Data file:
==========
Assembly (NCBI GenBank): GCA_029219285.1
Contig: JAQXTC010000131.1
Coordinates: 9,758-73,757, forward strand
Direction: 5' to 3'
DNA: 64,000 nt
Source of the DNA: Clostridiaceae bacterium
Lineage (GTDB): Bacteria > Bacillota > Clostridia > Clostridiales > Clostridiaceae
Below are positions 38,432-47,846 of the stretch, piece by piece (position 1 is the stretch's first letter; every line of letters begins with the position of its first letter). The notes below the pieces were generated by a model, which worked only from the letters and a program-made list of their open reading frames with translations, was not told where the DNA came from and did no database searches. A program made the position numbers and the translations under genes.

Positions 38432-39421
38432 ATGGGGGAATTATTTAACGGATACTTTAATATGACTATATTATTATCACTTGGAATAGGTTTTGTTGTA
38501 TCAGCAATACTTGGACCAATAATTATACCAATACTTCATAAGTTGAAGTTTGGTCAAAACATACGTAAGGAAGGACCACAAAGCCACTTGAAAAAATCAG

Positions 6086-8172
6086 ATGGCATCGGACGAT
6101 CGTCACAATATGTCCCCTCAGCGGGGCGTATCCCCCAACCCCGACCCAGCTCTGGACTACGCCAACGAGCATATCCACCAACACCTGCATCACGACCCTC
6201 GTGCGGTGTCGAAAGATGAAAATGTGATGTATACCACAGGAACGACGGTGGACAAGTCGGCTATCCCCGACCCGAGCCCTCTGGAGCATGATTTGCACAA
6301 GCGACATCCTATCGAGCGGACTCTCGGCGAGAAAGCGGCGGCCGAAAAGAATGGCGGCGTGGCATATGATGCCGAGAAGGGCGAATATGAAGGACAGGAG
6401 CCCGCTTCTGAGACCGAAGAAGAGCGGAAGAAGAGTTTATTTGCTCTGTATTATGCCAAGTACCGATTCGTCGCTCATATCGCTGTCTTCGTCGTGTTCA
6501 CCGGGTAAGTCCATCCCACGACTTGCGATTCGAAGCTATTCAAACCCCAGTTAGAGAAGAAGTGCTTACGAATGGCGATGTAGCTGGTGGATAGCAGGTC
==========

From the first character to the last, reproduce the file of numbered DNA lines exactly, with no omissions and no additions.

Assembly (NCBI GenBank): GCA_029219285.1
Contig: JAQXTC010000131.1
Coordinates: 9,758-73,757, forward strand
Direction: 5' to 3'
DNA: 64,000 nt
Source of the DNA: Clostridiaceae bacterium
Lineage (GTDB): Bacteria > Bacillota > Clostridia > Clostridiales > Clostridiaceae
Below are positions 38,432-47,846 of the stretch, piece by piece (position 1 is the stretch's first letter; every line of letters begins with the position of its first letter). The notes below the pieces were generated by a model, which worked only from the letters and a program-made list of their open reading frames with translations, was not told where the DNA came from and did no database searches. A program made the position numbers and the translations under genes.

Positions 38432-39421
38432 ATGGGGGAATTATTTAACGGATACTTTAATATGACTATATTATTATCACTTGGAATAGGTTTTGTTGTA
38501 TCAGCAATACTTGGACCAATAATTATACCAATACTTCATAAGTTGAAGTTTGGTCAAAACATACGTAAGGAAGGACCACAAAGCCACTTGAAAAAATCAG

Positions 6086-8172
6086 ATGGCATCGGACGAT
6101 CGTCACAATATGTCCCCTCAGCGGGGCGTATCCCCCAACCCCGACCCAGCTCTGGACTACGCCAACGAGCATATCCACCAACACCTGCATCACGACCCTC
6201 GTGCGGTGTCGAAAGATGAAAATGTGATGTATACCACAGGAACGACGGTGGACAAGTCGGCTATCCCCGACCCGAGCCCTCTGGAGCATGATTTGCACAA
6301 GCGACATCCTATCGAGCGGACTCTCGGCGAGAAAGCGGCGGCCGAAAAGAATGGCGGCGTGGCATATGATGCCGAGAAGGGCGAATATGAAGGACAGGAG
6401 CCCGCTTCTGAGACCGAAGAAGAGCGGAAGAAGAGTTTATTTGCTCTGTATTATGCCAAGTACCGATTCGTCGCTCATATCGCTGTCTTCGTCGTGTTCA
6501 CCGGGTAAGTCCATCCCACGACTTGCGATTCGAAGCTATTCAAACCCCAGTTAGAGAAGAAGTGCTTACGAATGGCGATGTAGCTGGTGGATAGCAGGTC